Depends on source: Ascites, the leaking of serum fluid into the peritoneal cavity can arise from different sources. End stage liver cirrhosis with portal hypertension can cause extensive ascites. A liver transplant may be the only source for relief. Ovaian Cancer that spreads to the omentum releases a vascular permeability factor. Here tumor debulking and chemo may produce the desired results. ...Read more
No: Ascites is frequently associated with tumors such as ovary which spread to omentum causing a release of a permeability factor that causes weeping of fluid from peritoneal surface to produce ascites. The latter also occurs during portal hypertension with cirrhosis of the liver resulting in fluid filling the peritoneal cavity. Rare infections such as TB peritonitis is associated with ascites. ...Read more
Treatment of ascites is based on treating the underlying cause which is responsible for the accumulation of fluid.
Other initial treatments are medical in nature and include sodium restriction and diuretic therapy. This can be effective in up to 95% of patients.
For those who are refractory to medical treatment the ascitic fluid can be removed periodically via a process called paracentesis. ...Read more
Harder to treat: It is much harder to treat, usually dietary changes are used. Sometimes an interventional radiologist (image guided surgeon) can identify the problem and block the leak, but it is a very specialized procedure. The interventional radiology group at university of pennsylvania has significant experience with this condition. ...Read more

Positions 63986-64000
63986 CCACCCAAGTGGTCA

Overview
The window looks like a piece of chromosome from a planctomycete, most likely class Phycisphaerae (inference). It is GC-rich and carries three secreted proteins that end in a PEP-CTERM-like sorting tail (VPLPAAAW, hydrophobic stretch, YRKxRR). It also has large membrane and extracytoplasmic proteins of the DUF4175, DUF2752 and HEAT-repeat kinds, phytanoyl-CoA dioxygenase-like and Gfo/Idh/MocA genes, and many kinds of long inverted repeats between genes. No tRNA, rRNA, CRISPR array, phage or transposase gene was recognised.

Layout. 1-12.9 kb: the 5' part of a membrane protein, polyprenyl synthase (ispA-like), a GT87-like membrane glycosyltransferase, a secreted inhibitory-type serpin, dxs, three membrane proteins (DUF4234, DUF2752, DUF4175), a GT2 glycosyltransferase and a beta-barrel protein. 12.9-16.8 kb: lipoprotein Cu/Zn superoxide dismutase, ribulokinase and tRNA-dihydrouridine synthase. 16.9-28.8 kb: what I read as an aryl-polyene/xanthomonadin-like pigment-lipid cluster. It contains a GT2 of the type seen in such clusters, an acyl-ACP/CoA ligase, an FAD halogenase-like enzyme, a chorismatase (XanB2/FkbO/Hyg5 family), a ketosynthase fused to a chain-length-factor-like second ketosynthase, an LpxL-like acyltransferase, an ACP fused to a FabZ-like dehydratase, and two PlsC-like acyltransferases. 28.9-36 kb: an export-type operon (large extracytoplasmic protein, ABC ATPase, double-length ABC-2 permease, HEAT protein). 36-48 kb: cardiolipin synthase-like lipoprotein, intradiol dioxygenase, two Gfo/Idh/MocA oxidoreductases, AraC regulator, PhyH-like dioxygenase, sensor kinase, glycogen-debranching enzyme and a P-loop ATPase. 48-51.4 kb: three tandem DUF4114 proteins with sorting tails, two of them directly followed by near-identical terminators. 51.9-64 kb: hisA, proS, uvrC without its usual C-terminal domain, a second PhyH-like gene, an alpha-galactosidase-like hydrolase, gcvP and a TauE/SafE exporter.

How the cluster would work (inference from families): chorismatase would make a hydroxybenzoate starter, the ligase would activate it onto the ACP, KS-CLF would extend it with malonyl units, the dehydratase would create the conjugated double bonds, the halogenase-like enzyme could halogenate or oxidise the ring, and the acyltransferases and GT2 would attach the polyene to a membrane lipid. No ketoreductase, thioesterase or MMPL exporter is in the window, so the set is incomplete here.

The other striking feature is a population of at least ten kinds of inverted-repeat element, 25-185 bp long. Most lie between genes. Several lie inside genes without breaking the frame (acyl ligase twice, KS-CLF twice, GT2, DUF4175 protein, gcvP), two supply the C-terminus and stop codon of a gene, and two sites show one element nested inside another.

Cause: Ascitis is a manifestation of a problem. Most common cause is liver cirrhosis. The prognosis depends on the cause and the treatment received. Ascitis itself can lead to a number of complications including kidney shutdown and extreme respiratory difficulty. It can also get infected and cause septic shock. ...Read more
Ascites diangosis: Ascites can be discovered on a physical examination by detection a fluid wave in the abdomen. The definitive way to diagnose it is by an abdominal ultrasound which will detect it quite easily. If there is a question of the presence of ascites, have a doctor order one. ...Read more
Paracentesis: If the ascites is so severe that you're having trouble breathing, you should have a paracentesis. This is a simple medical procedure, performed at the bedside, taking about 10 minutes, to anesthetize the skin, puncture the skin, and thread a catheter (small tube) into the abdomen to drain off the fluid. You'll have immediate relief. ...Read more
In cirrhosis does the presence of ascites always indicate decompensation and is this considered a serious complication and stage of the disease?
It is concerning: Ascites- buildup of fluid in the abdominal cavity- can be a sign of serious decompensation in the liver function. This is usually seen in the later stages of liver failure. If this is seen you should let your doctor know right away. This is associated with decreased survival. However if the cause of the liver damage is found early-& treated this can delay progression. Cirrhosis can't be undone. ...Read more
Yes: Ascites is fluid in the abdominal cavity. There are many causes of ascites. Yes, it can be removed by a procedure called paracentesis. It is a fairly simple procedure done in a doctor's office. However, this is not a treatment for ascites. Paracentesis is used to help diagnose the cause of ascites, or to relieve the pressure from a buildup of a large amount of fluid. ...Read more